Once you've brought in web traffic to your online store, your customers are eventually going to end up on a product page.
The copy on that page is critically important.
It can make or break a sale.
But what should you actually include in it?
What does one actually write for a web page like that?
Some of it depends on where your traffic is coming from.
Are you getting customers directly from Google searches? Or, is that where your competitors' traffic is coming from?
You can optimize product pages for the right keywords to maximize organic search traffic.
Nowadays, SEO doesn't require the kind of obvious keyword stuffing it did years ago, so you can still write naturally.
It's also a good idea to include keywords in the page title and product name, if possible.
Good product page copy should also answer any questions your customer might have, late in the buyer's journey process, about your product.
This can cover anything from what it's used for, to detailed specs that reveal what it's made of. It depends on what you're selling.
In a recent blog post, A Better Lemonade Stand explains the six key questions that a product page should answer.
Answer these Questions in Your Product Copy
Great copy is crucial for your product page. Not just for your customers, but also for SEO.
Using manufacturer or generic product information is a surefire way of making sure your product isn’t competitive in search rankings.
To create great product page copy, there are a few questions you can answer.
WHAT IS IT?
The first thing your product copy needs to address is what exactly the product is. If the customer is looking for a specific product, this is the first thing that they want answered.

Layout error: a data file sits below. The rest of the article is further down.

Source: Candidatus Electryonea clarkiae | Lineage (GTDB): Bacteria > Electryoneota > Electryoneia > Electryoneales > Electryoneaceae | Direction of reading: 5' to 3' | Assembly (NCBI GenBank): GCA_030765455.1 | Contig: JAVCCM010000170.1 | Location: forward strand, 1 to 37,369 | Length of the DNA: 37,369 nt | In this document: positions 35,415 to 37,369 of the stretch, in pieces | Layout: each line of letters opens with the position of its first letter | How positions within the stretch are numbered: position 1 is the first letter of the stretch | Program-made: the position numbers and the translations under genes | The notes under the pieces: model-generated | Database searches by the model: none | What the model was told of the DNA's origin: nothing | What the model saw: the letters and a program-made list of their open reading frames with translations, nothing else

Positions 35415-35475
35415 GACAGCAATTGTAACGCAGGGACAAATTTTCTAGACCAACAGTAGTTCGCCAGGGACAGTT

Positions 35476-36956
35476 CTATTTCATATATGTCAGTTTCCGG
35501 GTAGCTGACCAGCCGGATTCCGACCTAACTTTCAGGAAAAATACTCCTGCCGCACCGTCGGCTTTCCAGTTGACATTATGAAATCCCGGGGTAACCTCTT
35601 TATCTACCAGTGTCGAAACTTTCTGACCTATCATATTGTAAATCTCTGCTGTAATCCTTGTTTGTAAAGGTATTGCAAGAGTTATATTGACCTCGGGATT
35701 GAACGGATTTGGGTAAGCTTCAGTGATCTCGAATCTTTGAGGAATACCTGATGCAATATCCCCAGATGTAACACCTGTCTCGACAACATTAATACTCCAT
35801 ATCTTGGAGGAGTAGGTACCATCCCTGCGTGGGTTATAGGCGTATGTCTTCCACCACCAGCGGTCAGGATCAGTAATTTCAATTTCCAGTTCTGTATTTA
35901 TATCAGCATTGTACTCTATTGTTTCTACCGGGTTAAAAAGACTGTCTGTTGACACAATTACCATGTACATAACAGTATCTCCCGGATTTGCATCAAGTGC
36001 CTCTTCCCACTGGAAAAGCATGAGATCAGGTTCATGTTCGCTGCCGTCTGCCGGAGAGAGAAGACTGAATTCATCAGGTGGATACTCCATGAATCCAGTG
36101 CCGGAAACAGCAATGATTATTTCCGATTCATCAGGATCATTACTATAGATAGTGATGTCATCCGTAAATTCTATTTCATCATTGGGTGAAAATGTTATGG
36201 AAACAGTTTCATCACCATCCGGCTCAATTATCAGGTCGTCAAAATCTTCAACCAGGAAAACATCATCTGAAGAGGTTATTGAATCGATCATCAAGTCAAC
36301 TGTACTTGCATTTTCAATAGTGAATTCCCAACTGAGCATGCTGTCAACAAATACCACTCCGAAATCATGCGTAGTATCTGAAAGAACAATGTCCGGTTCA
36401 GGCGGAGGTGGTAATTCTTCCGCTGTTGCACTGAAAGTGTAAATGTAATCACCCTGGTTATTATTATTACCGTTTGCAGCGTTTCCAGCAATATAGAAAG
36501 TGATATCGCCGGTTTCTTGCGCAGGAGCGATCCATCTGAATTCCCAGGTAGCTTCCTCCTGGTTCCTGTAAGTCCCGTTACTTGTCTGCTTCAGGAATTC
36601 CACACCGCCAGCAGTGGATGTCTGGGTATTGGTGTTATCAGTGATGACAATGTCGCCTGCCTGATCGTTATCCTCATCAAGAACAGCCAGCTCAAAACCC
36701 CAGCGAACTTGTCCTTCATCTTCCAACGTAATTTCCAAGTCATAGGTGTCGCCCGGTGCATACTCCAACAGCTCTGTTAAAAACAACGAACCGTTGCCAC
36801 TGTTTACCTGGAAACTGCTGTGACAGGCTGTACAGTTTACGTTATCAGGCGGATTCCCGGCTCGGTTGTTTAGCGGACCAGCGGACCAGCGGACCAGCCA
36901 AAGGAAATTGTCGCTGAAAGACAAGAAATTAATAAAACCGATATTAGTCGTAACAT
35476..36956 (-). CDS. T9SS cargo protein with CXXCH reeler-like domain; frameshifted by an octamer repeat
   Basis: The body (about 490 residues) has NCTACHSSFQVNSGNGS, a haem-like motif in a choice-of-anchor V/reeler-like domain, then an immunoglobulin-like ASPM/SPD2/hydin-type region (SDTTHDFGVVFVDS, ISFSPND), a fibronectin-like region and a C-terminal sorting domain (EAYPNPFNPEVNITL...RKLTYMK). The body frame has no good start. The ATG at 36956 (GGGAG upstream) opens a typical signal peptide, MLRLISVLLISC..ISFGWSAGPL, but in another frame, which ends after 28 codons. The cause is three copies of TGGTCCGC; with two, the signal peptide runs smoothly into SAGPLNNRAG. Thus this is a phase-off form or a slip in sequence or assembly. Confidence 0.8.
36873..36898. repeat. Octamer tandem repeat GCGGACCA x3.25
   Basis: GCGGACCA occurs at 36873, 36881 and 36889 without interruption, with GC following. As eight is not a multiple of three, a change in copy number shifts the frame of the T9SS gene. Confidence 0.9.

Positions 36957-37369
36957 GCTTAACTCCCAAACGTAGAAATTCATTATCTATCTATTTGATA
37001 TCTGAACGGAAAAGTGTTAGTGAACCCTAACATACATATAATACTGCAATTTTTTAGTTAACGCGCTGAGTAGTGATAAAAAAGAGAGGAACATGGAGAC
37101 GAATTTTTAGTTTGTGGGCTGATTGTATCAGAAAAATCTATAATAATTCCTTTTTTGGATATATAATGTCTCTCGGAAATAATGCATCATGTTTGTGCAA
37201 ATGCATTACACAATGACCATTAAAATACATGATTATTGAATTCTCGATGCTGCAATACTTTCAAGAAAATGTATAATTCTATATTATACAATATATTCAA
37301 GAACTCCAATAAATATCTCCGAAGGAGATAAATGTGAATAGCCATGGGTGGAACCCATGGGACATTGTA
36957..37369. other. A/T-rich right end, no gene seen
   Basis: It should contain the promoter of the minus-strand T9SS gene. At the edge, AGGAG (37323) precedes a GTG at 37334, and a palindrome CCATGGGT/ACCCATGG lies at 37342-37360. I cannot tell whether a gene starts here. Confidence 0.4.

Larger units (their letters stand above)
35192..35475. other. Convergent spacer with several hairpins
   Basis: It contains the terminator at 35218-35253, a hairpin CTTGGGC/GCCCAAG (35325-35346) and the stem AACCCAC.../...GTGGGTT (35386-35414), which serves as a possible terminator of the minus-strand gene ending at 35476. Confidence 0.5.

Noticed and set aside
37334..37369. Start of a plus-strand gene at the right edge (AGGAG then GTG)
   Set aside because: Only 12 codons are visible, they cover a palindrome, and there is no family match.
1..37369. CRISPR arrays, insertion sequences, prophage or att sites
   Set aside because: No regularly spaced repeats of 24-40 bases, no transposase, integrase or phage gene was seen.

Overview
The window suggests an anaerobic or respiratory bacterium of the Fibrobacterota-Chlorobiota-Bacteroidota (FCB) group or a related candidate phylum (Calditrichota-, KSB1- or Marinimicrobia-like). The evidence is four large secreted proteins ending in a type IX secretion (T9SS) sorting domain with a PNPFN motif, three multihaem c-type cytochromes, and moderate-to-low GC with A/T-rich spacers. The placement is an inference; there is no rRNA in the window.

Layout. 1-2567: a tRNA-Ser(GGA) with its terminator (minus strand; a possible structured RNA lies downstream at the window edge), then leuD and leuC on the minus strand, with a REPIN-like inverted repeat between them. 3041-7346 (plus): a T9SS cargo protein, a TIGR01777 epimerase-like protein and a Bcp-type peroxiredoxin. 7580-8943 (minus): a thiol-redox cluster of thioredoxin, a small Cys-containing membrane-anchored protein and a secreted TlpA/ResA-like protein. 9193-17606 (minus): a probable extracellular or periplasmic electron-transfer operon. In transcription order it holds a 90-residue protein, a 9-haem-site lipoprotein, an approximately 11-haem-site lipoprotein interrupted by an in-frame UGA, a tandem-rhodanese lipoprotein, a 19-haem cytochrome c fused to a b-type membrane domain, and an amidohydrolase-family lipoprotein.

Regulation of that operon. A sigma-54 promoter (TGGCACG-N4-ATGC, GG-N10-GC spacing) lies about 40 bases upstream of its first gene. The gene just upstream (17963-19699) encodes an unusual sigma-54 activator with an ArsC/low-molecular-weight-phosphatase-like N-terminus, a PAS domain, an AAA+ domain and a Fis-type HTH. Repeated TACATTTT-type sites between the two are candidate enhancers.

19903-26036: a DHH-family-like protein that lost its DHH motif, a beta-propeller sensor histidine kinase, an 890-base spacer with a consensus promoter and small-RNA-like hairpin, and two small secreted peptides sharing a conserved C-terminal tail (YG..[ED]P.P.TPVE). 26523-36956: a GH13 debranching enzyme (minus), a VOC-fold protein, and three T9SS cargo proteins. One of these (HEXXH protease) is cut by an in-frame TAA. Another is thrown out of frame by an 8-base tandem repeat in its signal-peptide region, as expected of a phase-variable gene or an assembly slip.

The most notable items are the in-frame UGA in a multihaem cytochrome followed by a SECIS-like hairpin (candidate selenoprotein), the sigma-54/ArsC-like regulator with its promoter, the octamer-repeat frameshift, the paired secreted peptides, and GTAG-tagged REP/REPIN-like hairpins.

For new products, they want to know what exactly it is and why they should be interested.
HOW DOES IT SOLVE THE PROBLEM?
What problem does your product solve and how does it solve it?
This is the fundamental question that you need to answer for your customers.
Perhaps it is as simple as a utility function like a sweater that keeps you warm.
In that case, include what materials or manufacturing processes have helped make your product’s solution possible.
Or maybe the problem is a little further down the hierarchy of needs, and the product just helps you look more stylish.
What story or process behind the product makes it desirable to own?
Whatever it is, by identifying the problem your product solves, you can understand the questions your customer would ask themselves when purchasing and tailor your copy to answer them.
WHY YOUR PRODUCT?
You’ve established that there is a problem and how your product can solve it.
Now, why should they choose your product over a competing one? What extra steps have you taken to ensure your sweater is the warmest?
What ingredients do you use that no one else uses?
Here is your opportunity to showcase why your product is special.
Even if you’re selling goods from another manufacturer, taking the time to show that you understand the reason why this product is better shows that you have taken the time to do your research.
WHAT IS IT MADE OF?
The final detail to add is what might be considered metadata for your product.
Providing information on the materials or ingredients that go into your products helps compensate for the inability of online shoppers to feel the products for themselves.
Simple information such as the ingredients, and basic instructions such as how to care for it or its intended use, can help the customer visualize the product and provide greater context to search engines.
You can find more advice for creating awesome product pages, including tons of product photography tips, in the full blog post from A Better Lemonade Stand.